There are other considerations as well when looking at voting systems.

In 1991 when I gave a talk to a small group from the Academy of Sciences in Moscow, I advocated using a variant of approval voting to elect a constituent assembly to sort out the country's problems.

What I advocated involved ranking elected candidates by their levels of approval in percentage and using that to restrict the number of members of the KPSS in the assembly to the historical percentage (24%) in the Constituent Assembly that Lenin closed down in 1918.  Thus beyond the 24%, the candidates in all the other districts with the highest approval rates that were not members of the KPSS would be those elected.  Given that our legislatures are the bodies that provide oversight over our legal profession, it seems to me that a similar restriction might be very useful for lawyers in the American context for which an approval vote election could be more appropriate than a Condorcet election.


Another area where I might have some reservations in favor of approval voting involves the issue of transparency in two senses.  First, in much of the literature I have seen on voting systems a sharp distinction is often made between voting sincerely and strategically.

It is my contention that it is important for voters in revealing their preferences to be able to do both.  But to do so, one needs to have a simple voting system and feedback mechanisms, e.g., pre-election polls, to help voters on this.  It is not so clear to me that a Condorcet election would provide such clarity better than an approval vote election.  Second, a voting system itself needs to be easily understood by voters in terms of how it arrives at results.  This is an area where I think that IRV really fails.  But it is also not so clear to me that a Condorcet election would be superior to an approval vote election on this score as well.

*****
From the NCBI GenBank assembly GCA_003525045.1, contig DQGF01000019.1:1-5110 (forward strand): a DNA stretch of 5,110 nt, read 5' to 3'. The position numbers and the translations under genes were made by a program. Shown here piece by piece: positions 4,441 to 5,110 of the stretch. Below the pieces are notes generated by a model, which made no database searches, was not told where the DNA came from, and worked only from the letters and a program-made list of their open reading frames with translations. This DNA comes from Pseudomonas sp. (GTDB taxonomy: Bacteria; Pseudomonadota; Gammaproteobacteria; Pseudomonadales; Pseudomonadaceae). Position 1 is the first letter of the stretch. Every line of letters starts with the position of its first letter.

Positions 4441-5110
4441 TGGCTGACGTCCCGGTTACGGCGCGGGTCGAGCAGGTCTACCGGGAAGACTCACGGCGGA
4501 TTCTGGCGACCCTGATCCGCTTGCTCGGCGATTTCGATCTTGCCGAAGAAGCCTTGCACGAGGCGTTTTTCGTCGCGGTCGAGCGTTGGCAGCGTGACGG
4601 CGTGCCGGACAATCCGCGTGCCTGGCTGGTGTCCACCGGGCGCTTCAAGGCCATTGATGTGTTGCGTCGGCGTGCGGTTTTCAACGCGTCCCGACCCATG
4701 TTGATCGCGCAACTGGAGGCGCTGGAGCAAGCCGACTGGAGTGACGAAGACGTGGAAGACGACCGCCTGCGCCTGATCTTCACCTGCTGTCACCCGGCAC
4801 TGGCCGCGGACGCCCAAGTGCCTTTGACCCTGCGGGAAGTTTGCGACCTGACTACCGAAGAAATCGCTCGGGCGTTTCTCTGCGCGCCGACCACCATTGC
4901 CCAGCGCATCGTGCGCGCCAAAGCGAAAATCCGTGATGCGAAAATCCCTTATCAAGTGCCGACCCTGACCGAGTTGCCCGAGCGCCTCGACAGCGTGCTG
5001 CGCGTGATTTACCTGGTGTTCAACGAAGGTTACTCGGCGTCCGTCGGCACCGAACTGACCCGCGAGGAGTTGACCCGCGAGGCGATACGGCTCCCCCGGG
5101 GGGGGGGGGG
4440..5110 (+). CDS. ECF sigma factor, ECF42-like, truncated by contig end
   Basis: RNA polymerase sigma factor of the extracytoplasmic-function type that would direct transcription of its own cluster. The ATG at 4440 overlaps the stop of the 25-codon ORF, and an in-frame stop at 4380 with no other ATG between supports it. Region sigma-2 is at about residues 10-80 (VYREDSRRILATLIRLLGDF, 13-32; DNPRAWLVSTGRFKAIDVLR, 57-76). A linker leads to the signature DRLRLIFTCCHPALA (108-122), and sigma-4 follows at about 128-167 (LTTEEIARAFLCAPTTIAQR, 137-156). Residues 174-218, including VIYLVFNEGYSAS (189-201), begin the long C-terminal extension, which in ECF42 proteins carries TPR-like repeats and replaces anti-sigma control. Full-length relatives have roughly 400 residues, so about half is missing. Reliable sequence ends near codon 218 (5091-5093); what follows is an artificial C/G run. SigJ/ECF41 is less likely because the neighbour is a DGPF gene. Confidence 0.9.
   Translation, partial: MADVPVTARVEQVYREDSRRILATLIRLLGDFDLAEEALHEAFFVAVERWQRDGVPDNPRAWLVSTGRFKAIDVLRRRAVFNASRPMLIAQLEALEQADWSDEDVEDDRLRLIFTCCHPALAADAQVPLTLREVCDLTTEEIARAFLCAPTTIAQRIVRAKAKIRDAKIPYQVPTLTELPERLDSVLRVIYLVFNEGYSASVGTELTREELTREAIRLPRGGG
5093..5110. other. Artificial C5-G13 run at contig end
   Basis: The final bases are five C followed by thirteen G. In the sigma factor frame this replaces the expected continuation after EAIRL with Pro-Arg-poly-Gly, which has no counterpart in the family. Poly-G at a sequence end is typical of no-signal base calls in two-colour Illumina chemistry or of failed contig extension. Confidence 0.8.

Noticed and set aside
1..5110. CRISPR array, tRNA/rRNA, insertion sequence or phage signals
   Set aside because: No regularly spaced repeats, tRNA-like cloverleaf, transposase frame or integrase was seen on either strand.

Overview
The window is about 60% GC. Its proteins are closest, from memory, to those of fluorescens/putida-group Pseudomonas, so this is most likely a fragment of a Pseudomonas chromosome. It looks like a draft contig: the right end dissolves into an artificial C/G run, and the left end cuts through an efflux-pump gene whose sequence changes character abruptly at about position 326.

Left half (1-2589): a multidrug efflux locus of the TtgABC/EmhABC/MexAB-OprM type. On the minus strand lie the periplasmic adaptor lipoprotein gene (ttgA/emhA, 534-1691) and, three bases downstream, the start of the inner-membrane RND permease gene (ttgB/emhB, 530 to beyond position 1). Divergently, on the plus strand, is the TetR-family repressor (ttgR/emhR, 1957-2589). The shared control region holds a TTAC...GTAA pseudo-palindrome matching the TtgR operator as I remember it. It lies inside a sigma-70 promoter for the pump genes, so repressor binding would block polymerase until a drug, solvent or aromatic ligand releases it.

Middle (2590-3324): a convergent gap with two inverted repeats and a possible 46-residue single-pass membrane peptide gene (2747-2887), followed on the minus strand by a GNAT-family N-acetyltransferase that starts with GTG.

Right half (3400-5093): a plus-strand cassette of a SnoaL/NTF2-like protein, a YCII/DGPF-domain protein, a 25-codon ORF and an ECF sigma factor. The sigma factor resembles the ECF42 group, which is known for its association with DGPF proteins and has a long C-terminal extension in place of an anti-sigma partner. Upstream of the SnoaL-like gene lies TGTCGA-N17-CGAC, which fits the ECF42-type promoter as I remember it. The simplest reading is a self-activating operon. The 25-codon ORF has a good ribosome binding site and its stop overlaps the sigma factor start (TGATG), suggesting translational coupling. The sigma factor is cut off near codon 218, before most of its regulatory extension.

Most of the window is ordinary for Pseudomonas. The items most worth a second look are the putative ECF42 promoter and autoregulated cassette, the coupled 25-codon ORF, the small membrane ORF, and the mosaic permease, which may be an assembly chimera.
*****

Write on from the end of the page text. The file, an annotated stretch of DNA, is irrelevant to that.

In looking at voting systems, there is a crucial piece of information which I believe neither IRV nor Condorcet contain which approval voting may contain.  And that is: Is an elected candidate really approved of by a majority, or at least a plurality of the voters, or in ranking candidates are voters simply ranking according to the lesser of bad choices?  In the latter case, I would maintain that we have a problem.  If under approval voting in a five person election no candidate could garner more than 40% of the vote, would not that be rather prima facie evidence that the slate of candidates was unsatisfactory and should be replaced by another slate in a new election?  Once approval voting in the traditional sense were instituted one could consider adding a single vote in which people voted none of the above and include that in calculating approval rates with a mandatory second election with a totally different slate if no single candidate could garner at least a 50% approval rate.  It is not so clear to me that such a voting system would be inferior to a Condorcet election.


In judging voting systems, I do not mean to imply that the considerations you set out are not important.  On this score, I do think your work is interesting, relevant and clearly has merit.  Given this, I think you and Dasgupta have done a real public service, which I wish more economists would do, in publishing the type of article you did in Scientific American.  But I still advocate trying to push for approval voting which I think both you and Dasgupta would probably concede is superior to both plurality voting and IRV.  In the event you may find it of interest, I attach below a copy of an unpublished op-ed I did on this which, with permission, plagerized a good deal from an earlier piece written by Professor Ben Zuckerman of UCLA.  Regards.


                                          John Howard Wilhelm